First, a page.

Part 1 (tape 1 side A): Born Swansea 26 April 1957. Mother a music teacher - father a shop steward in Engineering Union. She is an only child - unusual in her generation. Describes the place where she grew up. Says it was very ordinary though there were good schools and hers was a very happy childhood. She had a good grammar school education and was very active musically. - involved with the National Youth Orchestra of Wales. Always encouraged to do things and formulate her own opinions. Lived in 3-bedroomed semi-detached house in a (then) very pleasant area. Now much of it has been built on. Remembers playing with friends from school and cousins who lived nearby. Father's brothers and a sister lived in same road. Father was one of eleven children and the difference in age between the youngest and the eldest was about 20 years. She enjoyed talking with all her elderly relatives and hearing about their childhood experiences. Her mother taught music at home so was always there. She visited her grandmother often - she lived nearby - died when Edwina was about 17. Grandma had vivid recollections of growing up prior to the First World War and Edwina found these stories fascinating. Also hearing about grandma's two sisters who were much younger and who left home and did adventurous things. Grandma was the one who stayed at home. Most Sunday mornings were spent going from one to the other of these older relatives, chatting, listening to their stories, eating their cakes fresh from the oven. Realises - now that she has a daughter of her own - how valuable her extended family network is. She still lives in the same area and her parents live with her. Her family was originally a family of weavers. Having a large number of cousins all within easy reach meant that she never felt isolated as so often an only child does. She also got used to listening to other people's problems and never really thought about her own. Thinks this is why she eventually became active in the trade union movement - she was sincerely concerned about people. As a child she remembers being impressed by the anti-Vietnam war demonstrations and wondering how governments could allow such bombing and killing. She also worried about what was happening to the children and what would be the long-term effects upon them. Her most vivid recollection is of her realisation, at a very early age, that life seems very unfair sometimes. - especially where she lived and she observed what was happening in the pits and the steelworks - people's jobs were disappearing, works were being shut down. Lists the values which her parents had passed on to her - absolute honesty, a belief in one's self and one's opinions and a respect for the opinions of others. Mother is a Tory and always has been. She has only once voted Labour and that was in 1945. She does not know, to this day, how her father votes. He teases her daughter that he votes for the Green Party. She thinks that he had socialistic values when she, Edwina, was a child but has become steadily more reactionary in his views. Her parents have had no influence at all in the formulation of her political views. Talks about the effects of the miners' strikes on the activities of herself and her teenage friends. Father was a shop-steward in the 1960's and early '70's with TOSTRAY and she used to go to union meetings as a child. She describes her father as a typical member of the AEU and a typical craft member - it was a different brand of trade unionism from that which she is used to now. He is a retired member now - has kept up his membership dues and attends meetings regularly unlike most union members. She could not describe his work - never took an interest in it or in visiting his place of work. At home his job was to do the gardening, painting, decorating - mother did the cooking. Father worked shifts. She, herself, was never expected to help with household chores - not even to clean her own bedroom. She sometimes did some cooking but only because she enjoyed it and then only with her grandmother when she visited her. At 16 years of age she had a job in a pub at weekends to earn some money. She was expected to practise her viola-playing. Mother taught piano since she qualified at the age of 17 or 18. During the Second World War her teaching was interrupted when she enrolled in the 'Wrens' (Women's Royal Navy Volunteer Reserves). She teaches to a very high standard - takes students 'all the way through' and is an excellent musician. At first her mother was very keen for Edwina to study piano but says that by the age of 7 she knew that she did not want her mother 'bossing her about'. Her aunt had played violin and toured with ENSA during the War so Edwina started violin lessons - mother encouraged and helped her and accompanied her on the piano. She remembers the great pleasure she felt at the age of 13 or 14 being able to play duets with her mother as equals. Her mother also encouraged her to audition for the National Youth Orchestra of Wales and she was accepted much to her surprise. Later she also played the viola and thus had more chance of joining a chamber group, there being too many violinists and not enough viola players. She recalls wonderful summers when she toured the globe with various orchestras and choirs. She made a conscious decision not to make music her profession - she was not sufficiently committed . Decided to study law and applied to King's College, London. Her 'A' Level results were not good enough and she failed to get a place there. Finally went to Swansea University and studied Politics and Philosophy. Gave up her musical activities (not having enough time to maintain the necessary very high standard) and remembers her mother's great disappointment. She was the first member of her entire family including about 30 cousins to get a university place. Family very proud of her. Talks of the effect on her relationships and also about her work at university. Soon realised she was not university material and got engaged to a boy she met during her first year. She met him in a pub. Decided to leave and get a job and that is how she came to work in the Bank. Talks here about her parents' religion. Mother church, father chapel. She was made to go to church as a child and also to Sunday School. She had no great belief or faith. Eventually she gave up going altogether - though she remained long enough to be confirmed.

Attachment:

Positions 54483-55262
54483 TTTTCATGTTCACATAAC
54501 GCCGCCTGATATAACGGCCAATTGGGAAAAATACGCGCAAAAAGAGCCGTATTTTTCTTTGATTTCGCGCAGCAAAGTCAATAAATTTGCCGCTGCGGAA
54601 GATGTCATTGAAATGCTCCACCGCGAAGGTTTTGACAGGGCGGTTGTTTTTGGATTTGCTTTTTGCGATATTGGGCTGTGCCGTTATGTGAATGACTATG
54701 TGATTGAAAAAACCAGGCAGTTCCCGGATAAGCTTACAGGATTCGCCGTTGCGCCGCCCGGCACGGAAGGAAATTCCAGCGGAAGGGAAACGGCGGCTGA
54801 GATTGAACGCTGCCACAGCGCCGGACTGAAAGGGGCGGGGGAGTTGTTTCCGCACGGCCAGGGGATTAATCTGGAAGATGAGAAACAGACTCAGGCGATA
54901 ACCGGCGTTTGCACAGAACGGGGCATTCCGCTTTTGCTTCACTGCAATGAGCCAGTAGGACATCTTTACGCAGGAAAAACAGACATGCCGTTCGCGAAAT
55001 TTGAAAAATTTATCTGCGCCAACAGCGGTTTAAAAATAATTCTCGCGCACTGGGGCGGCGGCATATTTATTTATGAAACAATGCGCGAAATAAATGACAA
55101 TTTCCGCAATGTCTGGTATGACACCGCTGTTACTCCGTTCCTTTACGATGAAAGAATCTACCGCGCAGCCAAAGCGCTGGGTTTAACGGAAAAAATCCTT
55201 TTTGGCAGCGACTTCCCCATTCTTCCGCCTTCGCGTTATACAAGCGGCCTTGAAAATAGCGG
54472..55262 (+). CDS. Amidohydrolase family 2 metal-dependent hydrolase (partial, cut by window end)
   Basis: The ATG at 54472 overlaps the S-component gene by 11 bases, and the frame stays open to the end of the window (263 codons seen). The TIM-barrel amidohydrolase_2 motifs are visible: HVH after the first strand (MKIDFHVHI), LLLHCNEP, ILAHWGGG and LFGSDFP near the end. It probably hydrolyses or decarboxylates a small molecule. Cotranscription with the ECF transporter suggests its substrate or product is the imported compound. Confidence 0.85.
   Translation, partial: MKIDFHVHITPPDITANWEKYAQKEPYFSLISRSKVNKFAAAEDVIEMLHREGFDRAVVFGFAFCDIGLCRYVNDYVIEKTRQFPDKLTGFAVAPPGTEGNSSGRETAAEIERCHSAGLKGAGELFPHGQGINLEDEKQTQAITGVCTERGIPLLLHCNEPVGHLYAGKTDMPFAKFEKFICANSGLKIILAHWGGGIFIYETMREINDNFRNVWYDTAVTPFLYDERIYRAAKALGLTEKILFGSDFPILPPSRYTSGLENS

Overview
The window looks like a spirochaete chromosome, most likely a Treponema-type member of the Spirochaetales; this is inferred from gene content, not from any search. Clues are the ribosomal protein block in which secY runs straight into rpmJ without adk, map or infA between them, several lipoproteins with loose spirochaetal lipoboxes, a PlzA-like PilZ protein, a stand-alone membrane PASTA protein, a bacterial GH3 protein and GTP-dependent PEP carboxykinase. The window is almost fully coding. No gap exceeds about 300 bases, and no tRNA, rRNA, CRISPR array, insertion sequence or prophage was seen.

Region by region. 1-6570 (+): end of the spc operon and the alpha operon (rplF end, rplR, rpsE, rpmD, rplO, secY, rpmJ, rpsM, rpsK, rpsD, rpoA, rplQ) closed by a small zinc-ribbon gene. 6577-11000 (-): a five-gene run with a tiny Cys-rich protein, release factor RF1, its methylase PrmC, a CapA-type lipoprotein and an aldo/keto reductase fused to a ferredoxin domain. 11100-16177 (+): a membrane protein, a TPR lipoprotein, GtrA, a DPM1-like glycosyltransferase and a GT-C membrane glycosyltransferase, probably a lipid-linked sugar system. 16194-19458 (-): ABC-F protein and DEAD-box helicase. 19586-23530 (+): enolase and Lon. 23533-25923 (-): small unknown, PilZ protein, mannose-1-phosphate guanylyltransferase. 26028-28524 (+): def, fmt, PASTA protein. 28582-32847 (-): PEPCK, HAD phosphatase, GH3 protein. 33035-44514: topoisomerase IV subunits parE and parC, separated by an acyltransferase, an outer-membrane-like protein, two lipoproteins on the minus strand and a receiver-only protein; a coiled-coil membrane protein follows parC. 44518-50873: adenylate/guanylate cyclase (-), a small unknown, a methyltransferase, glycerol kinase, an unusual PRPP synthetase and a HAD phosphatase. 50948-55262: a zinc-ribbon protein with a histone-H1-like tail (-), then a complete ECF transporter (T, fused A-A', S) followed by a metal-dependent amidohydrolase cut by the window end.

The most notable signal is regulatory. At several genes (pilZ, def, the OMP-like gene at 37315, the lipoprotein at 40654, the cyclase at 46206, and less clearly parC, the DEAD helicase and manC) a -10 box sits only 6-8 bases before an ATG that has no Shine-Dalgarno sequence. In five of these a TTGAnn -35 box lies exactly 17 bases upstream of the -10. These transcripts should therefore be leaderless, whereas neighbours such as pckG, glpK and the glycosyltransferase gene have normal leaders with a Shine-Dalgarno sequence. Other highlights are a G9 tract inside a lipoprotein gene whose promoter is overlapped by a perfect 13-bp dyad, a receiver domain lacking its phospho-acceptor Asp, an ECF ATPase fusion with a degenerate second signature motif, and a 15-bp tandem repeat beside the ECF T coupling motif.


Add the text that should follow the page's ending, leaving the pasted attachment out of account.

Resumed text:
Interview with Edwina Hart, a Welsh Labour politician who worked in banking. Hart was active in the trade union movement and was elected as the first female president of banking union BIFU.